Saturday, December 31, 2011

Happy New Year - A 2011 Retrospective

A very happy new year to everyone. On this last day of 2011, here's a look back at all of the 2011 books featured on Crowding the Book Truck.

Books tagged 2011

Here's to a safe, happy, and book-filled 2012!

Tuesday, December 27, 2011

Little Wings #1: Willa Bean's Cloud Dreams by Cecilia Galante illustrated by Kristi Valiant

Willa Bean isn't like the other cupids! She has wild red hair, a lot of freckles, and bright purple wings. She also loves finding treasures, and has a really big collection of all of her great finds. There's only one thing that Willa Bean's nervous about: school is starting soon, and she doesn't know how to fly! Will she be the only one there who can't fly?

Have cupids ever been featured in a children's series before? Maybe it's time for cupids to have a moment. They're kind of like angels (living in clouds, having wings, flying), but you won't have to address any religion questions head on. Like many young heroines in children's books, Willa Bean is plucky and determined and just a little bit feisty. In this first title, she has to deal with something that many kids could relate to: starting school and worrying that everyone else can do things that you can't. The book nicely sets up what could be lots of future adventures for Willa Bean and her friends and family. I can see it working nicely for young readers, particularly girls, who are ready to explore a new series.

Find it at Amazon.

I read an advance review copy from NetGalley courtesy of Random House.

Read it with:
The Patron Saint of Butterflies by Cecilia Galante
Little Wings #2: Be Brave, Willa Bean by Cecilia Galante
Kylie Jean, Blueberry Queen by Marci Peschke

Sunday, December 25, 2011

The Polar Express by Chris Van Allsburg

One Christmas Eve a young boy was in bed, waiting and wishing for Santa to come. His friends had told him there was no Santa, but he didn't believe them - he believed in Santa Claus. Then he heard it - the soft sound of a train. It was The Polar Express, and it came to take him and other children to the North Pole. After a short journey, the boy is chosen to receive the first present from Santa. But when he loses this present, is all hope lost? Or is there still some Christmas magic yet to come?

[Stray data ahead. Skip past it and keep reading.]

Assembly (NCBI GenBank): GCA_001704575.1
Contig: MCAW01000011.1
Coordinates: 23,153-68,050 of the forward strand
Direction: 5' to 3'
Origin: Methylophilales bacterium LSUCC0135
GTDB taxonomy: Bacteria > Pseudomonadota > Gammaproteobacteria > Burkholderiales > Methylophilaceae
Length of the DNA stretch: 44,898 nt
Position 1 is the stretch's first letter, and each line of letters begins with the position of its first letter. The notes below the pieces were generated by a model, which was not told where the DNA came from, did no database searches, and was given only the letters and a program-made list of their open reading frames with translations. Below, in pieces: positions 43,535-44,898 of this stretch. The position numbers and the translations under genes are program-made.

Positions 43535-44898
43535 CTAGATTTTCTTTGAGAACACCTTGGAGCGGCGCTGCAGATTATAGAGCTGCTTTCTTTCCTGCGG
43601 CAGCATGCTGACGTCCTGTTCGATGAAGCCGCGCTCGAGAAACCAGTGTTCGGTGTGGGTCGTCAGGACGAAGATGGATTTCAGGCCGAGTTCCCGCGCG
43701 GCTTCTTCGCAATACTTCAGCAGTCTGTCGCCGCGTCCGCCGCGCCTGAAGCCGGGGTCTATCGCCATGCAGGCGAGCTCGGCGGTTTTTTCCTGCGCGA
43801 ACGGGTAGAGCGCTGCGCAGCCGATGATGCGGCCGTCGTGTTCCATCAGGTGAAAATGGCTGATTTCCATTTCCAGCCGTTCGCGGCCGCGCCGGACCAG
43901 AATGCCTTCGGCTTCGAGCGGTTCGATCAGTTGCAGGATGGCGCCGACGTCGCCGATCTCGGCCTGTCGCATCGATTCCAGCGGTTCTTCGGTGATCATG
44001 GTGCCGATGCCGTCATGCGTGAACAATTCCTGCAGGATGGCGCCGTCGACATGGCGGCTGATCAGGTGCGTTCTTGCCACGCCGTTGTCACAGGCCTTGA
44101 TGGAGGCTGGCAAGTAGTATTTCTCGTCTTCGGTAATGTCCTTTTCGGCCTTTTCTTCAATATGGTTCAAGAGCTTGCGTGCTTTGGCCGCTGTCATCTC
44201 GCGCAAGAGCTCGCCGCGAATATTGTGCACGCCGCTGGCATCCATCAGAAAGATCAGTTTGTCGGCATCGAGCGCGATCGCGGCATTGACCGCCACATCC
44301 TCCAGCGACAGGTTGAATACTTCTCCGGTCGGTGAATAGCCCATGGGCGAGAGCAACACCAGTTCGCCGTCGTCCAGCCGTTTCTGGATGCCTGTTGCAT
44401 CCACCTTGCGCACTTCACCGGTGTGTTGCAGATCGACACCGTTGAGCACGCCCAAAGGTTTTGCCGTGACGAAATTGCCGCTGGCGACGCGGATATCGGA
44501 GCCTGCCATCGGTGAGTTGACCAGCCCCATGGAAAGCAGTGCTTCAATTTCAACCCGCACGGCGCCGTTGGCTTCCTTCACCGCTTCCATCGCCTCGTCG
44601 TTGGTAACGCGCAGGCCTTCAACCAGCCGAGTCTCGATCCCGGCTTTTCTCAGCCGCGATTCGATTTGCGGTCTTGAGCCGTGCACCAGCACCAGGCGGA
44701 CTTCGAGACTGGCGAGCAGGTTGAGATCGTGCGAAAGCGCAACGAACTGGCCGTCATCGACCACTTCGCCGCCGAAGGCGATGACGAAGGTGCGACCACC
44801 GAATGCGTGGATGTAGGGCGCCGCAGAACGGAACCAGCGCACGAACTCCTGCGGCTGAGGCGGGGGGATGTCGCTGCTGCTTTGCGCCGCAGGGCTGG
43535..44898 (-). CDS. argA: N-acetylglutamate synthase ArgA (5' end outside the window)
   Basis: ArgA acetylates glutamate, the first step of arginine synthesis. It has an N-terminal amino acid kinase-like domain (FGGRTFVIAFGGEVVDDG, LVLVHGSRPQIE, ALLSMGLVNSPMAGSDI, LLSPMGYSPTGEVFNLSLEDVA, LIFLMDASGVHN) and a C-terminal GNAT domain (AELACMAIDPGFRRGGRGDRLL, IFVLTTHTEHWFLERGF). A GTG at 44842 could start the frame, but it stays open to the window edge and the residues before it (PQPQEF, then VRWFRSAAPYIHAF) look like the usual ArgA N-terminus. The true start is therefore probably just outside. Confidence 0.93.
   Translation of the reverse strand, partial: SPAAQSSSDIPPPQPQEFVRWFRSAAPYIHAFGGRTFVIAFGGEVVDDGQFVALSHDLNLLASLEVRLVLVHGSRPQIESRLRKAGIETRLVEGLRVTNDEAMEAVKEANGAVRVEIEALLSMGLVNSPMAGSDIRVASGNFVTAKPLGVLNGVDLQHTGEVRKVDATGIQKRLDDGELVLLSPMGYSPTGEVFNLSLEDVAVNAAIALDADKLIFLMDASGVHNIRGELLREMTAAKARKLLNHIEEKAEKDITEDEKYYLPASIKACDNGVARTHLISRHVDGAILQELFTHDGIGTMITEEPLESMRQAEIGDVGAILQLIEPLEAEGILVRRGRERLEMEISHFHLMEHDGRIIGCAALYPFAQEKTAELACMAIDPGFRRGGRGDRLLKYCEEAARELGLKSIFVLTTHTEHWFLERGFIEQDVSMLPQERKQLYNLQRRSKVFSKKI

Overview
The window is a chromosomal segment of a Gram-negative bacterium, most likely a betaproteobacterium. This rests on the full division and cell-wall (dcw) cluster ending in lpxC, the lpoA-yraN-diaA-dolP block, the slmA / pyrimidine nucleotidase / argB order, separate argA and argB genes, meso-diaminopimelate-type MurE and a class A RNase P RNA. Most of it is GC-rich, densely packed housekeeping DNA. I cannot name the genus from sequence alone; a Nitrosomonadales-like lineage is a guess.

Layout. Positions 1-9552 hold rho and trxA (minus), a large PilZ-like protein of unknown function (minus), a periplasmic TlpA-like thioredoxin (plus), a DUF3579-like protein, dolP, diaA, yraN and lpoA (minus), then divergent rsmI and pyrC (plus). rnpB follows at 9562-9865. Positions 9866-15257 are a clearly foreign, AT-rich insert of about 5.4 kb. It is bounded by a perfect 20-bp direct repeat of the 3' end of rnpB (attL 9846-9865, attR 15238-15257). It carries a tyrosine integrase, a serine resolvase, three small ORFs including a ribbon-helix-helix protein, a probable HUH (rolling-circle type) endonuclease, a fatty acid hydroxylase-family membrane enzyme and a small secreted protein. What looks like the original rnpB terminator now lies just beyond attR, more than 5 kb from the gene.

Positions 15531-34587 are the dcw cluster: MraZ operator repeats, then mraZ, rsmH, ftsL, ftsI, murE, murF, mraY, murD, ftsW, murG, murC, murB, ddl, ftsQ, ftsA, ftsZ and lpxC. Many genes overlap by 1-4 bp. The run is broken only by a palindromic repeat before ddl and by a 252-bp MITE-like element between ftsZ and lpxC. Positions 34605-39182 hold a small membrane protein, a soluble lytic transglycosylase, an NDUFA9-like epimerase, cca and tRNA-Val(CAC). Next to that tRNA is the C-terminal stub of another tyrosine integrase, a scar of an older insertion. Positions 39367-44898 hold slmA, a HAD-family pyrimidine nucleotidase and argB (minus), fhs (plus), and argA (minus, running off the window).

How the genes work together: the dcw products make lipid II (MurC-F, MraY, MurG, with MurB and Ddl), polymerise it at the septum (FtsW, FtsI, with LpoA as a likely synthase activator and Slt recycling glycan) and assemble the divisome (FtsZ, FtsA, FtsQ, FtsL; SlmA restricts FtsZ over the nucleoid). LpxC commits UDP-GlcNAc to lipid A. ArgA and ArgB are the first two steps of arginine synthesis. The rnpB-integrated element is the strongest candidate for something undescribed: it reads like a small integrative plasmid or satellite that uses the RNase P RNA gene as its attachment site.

The Polar Express is not only a holiday classic; it was the winner of the 1986 Caldecott Award for illustration, and its rich images have resonated with children for over twenty-five years. The message of hope and belief has warmed the hearts of children and adults who want to believe in the magic of the season. The style of the illustrations and the voice of the narrator make it a book that might speak particularly strongly to adults remembering their own childhoods. In 2004 The Polar Express was made into a movie starring Tom Hanks, but don't let the original book go overlooked around the holidays.

Find it at IndieBound.

Read it with:
Jumanji by Chris Van Allsburg
Miracle on 34th Street by Valentine Davies
Queen of the Falls by Chris Van Allsburg

Saturday, December 24, 2011

The Night Before Christmas by Clement C. Moore and illustrations by Corinne Malvern

 What happens on the night before Christmas? Stockings are hung by the chimney with care, children are nestled all snug in their beds, and there's a visit from St. Nicholas. The poem attributed to Clement C. Moore has gone a long ways towards influencing modern ideas of Christmas and Santa Claus (fun fact: the words Santa Claus aren't used in the poem at all), and in this Little Golden Book edition illustrated by Corinne Malvern you can enjoy all of the sugarplums, all of the reindeer, and all of the Christmas cheer.